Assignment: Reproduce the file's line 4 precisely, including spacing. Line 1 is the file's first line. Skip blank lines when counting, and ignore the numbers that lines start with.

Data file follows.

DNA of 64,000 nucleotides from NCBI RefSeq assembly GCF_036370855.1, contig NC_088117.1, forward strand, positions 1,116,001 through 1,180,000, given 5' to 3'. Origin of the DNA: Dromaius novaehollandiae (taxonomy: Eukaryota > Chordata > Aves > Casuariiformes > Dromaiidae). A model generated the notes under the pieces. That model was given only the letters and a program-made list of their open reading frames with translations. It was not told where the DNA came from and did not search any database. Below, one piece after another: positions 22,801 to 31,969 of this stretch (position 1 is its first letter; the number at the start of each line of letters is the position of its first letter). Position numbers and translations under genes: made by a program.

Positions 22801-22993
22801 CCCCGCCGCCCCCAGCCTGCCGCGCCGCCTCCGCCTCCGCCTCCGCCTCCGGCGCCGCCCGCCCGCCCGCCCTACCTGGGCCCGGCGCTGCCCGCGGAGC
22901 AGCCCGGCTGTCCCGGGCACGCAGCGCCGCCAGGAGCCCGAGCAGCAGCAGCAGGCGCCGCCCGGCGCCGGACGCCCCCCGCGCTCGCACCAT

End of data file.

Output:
22901 AGCCCGGCTGTCCCGGGCACGCAGCGCCGCCAGGAGCCCGAGCAGCAGCAGCAGGCGCCGCCCGGCGCCGGACGCCCCCCGCGCTCGCACCAT